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From Steve Rowe <>
Subject Re: Testcase failure on OSX
Date Tue, 30 Sep 2003 23:09:25 GMT
Why not just add 1000ms to the current time when touching the files 
(instead of waiting for a second to pass).  I tried in on my Linux box 
(e2fs) via the java File.setLastModified() method, and it allowed the 
file to have a timestamp in the future.

Wouldn't this be a much smaller effort?


Hani Suleiman wrote:

> Aha, yeah, System.currentTimeMillis would definitely be of much higher 
> resolution.
> I know the problem also intermittently affects linux, as I've seen it 
> happen on there too (but a lot more rarely).
> I think it's a feature of the antiquated HFS mac filesystem that OSX 
> yses by default, rather than the OS itself. Adding a long timestamp to 
> the segments file would fix this everywhere I think, since the worst 
> resolution timers out there are in the region of 10ms, which isn't so bad.
> I can work on that (pretty big, I suspect) patch if everyone else is too 
> busy, since I'm quite looking forward to all tests passing on all 
> platforms. I can verify on windows, linux, solaris, and OSX. Of course 
> it'd be better if someone a bit more experienced with the codebase were 
> to handle it ;)
> On Tuesday, September 30, 2003, at 06:37 PM, Dmitry Serebrennikov wrote:
>> Hani Suleiman wrote:
>>> The count for FSDirectory on OSX is around 700-800. The problem is 
>>> that  the filesystem timestamps on OSX has abysmal resolution 
>>> (nothing finer  than 1 whole second!)
>> Wow! Write once, debug everywhere...
>> Is this an OSX "feature" or is this a feature of a particular disk / 
>> filesystem / driver / whatnot that is in use in the current run?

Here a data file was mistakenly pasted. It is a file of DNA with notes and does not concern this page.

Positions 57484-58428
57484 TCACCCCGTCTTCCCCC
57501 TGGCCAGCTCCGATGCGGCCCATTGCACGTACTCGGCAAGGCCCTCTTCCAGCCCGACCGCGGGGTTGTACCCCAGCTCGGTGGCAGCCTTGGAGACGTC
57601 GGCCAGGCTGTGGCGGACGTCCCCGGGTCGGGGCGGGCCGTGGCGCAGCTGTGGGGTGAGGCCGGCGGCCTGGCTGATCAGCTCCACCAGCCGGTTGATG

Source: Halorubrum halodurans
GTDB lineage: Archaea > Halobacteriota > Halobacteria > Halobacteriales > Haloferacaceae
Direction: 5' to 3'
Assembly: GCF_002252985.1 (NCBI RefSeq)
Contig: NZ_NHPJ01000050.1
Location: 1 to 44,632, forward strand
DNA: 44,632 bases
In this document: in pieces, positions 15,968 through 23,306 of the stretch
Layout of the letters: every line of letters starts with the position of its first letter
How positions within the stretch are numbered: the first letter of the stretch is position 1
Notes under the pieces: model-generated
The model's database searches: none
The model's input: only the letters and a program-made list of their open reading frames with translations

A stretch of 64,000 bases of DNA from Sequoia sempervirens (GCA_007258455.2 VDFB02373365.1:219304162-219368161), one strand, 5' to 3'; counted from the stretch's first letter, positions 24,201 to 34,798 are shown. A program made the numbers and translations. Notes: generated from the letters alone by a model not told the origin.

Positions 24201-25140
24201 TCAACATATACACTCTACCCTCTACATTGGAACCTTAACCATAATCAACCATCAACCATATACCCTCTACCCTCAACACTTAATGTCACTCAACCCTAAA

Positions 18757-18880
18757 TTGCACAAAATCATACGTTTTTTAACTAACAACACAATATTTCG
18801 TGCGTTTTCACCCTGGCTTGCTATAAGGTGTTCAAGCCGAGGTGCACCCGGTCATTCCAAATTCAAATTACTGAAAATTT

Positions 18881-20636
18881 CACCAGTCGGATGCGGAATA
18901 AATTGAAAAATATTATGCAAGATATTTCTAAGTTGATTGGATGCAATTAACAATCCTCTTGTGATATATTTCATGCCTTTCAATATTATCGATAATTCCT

>> If this is unavoidable on OSX, perhaps other platforms are also 
>> affected? Does anyone know the timestamp resolution on Wintel, Lintel, 
>> Solaris, etc?
>> Finally, what if we allocate a "long" in the beginning of the files 
>> that need to be touched (like the segments and other files) and use it 
>> to store the full System.currentTimeMillis timestamp? Does this method 
>> return a more granular number on OSX? This would be a big change, but 
>> it would work the same on all platforms and will not have a slowdown.
>>> So the touch method will spin its wheels for anything up to a second  
>>> before we've registered an actual 'touch'.
>>> This isn't so bad as files aren't touch that often, but it's a lot 
>>> more  problematic in the case of SegmentInfos.write(), where a new 
>>> file is  created, then copied over the old one. The  
>>> testDeleteReaderWriteConflict testcase fails due to this. The old 
>>> file  and the new have the same timestamp, and so the staleness check 
>>> fails.  How should this be fixed?
>>> Also, won't the fix for FSDirectory mean there's a window where other 
>>>  threads could end up with bad info, if we're taking up to a second 
>>> to  touch a file?
>> I don't know off hand, but I believe there is file locking in place to 
>> prevent other threads from getting into this code until the update 
>> operation is completed, and it will not be completed until the touch 
>> finishes. This still sucks with a 1-second blocking...
>> Dmitry.
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Steve Rowe
Software Engineer
Center for Natural Language Processing
School of Information Studies
Syracuse University

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